Global growth fears may soon loosen their hold on the U.S. stock market, says PNC’s Jeff Mills.
“I think, as we move into the second half of the year, this narrative of global growth potentially causing problems here in the U.S. is going to shift to a stabilization of global growth and then more of a focus on things like earnings,” Mills told CNBC’s “Futures Now” on Thursday.
Mills, who is co-chief investment strategist at PNC Financial Services Group, wasn’t as fazed by last week’s yield curve inversion as most of Wall Street was. Shorter-term Treasury yields crossing above their longer-term counterparts is widely seen as a sign of an oncoming recession.
Instead, he said investors should take the inversion with “a grain of salt,” saying it was more of a technically driven move than an outright signal of the U.S. economy hitting the brakes.
“There is a nuance going on in the fixed-income market right now,” Mills said. “It might be underappreciated.”
“Structurally, the yield curve is actually a bit flatter than it normally would be, so you could see more frequent inversions that don’t necessarily have to do with growth,” the strategist explained. “From a timing perspective, we all know that the variability between inversion and recession is pretty large, and you usually actually see positive S&P 500 returns between the initial date of inversion and the next recession. So it’s certainly not time to hit the panic button and sell right away. You have to acknowledge it, but I think we probably still have a little bit more time. ”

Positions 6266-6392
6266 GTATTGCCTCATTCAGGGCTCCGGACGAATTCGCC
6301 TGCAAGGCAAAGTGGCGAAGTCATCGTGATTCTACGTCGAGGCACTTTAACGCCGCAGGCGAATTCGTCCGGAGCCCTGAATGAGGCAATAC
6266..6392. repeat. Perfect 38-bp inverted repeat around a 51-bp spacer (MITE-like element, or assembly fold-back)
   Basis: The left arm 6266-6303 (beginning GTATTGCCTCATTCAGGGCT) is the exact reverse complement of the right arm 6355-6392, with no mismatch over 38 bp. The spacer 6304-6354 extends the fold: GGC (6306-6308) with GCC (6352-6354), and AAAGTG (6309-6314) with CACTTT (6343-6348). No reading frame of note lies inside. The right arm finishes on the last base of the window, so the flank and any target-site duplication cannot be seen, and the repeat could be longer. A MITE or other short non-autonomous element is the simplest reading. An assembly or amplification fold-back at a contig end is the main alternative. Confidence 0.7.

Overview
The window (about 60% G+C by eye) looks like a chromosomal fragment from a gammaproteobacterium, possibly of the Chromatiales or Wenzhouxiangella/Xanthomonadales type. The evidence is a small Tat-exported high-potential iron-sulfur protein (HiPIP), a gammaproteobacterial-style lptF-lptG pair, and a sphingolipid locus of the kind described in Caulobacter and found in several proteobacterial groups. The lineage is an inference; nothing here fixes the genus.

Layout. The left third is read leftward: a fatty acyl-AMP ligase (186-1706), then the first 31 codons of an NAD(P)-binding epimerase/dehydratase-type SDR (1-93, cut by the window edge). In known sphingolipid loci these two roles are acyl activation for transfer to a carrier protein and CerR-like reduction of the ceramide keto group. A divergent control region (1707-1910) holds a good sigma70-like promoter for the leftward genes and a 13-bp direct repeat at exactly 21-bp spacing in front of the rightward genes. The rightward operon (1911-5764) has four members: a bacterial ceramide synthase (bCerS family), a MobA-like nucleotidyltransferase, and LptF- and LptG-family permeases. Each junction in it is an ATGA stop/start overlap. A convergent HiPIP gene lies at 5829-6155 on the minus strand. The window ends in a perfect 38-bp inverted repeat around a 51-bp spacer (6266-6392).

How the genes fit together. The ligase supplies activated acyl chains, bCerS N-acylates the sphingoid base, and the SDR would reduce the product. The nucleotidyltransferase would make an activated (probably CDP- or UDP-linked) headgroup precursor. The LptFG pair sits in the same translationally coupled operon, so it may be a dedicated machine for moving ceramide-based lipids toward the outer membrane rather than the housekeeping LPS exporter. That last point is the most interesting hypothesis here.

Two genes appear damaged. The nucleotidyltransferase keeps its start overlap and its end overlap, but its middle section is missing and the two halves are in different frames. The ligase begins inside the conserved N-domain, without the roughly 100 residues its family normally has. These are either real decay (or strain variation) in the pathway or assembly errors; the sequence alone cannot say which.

Mills also said that the world’s most pronounced areas of weakness, like the Chinese market, appear to be bottoming based on his analysis.
In China, for one, “you’re starting to see credit growth bottom, and typically that leads global PMIs,” Mills said, referring to Purchasing Managers’ Indexes, which serve as key indicators for the health of manufacturing and service markets around the world.
“Even if you look at Europe right now, it has been a bit of a black eye as it relates to global economic growth, … the Citi [Economic] Surprise Index looks like it’s starting to bottom,” Mills said.
The Citi Economic Surprise Index, which measures economic performance relative to economists’ expectations, hit its lowest level since August 2017 in early March.
And while fears of a recession in Germany have been simmering since the start of 2019, exacerbated last week by a worrying signal in the German bond market, Mills said the worst could be over there, too.
“I think the real ugliness of German data is probably behind us,” he argued, adding that uncertainty around Brexit has likely contributed to the weakness. “I think the German bund probably bottoms here. I think the downside to rates is probably a bit overdone. You actually saw the German 10-year Bund trade through the Japanese bond. That’s only happened twice in the last 30 years. So I think you probably see a bottoming out of rates here as you slowly start to see a stabilization of global growth going forward. ”
All in all, while Mills predicted global growth would stay “sluggish,” he doesn’t think it’s anywhere near time for investors to call it quits.
“I’m not forecasting some sort of huge reacceleration, but I think all we need to see is a stabilization right now given expectations,” Mills said.
U.S. markets closed broadly higher Friday on renewed optimism around a potential U.S.-China trade deal. The S&P 500 logged its best start to a year since 1998.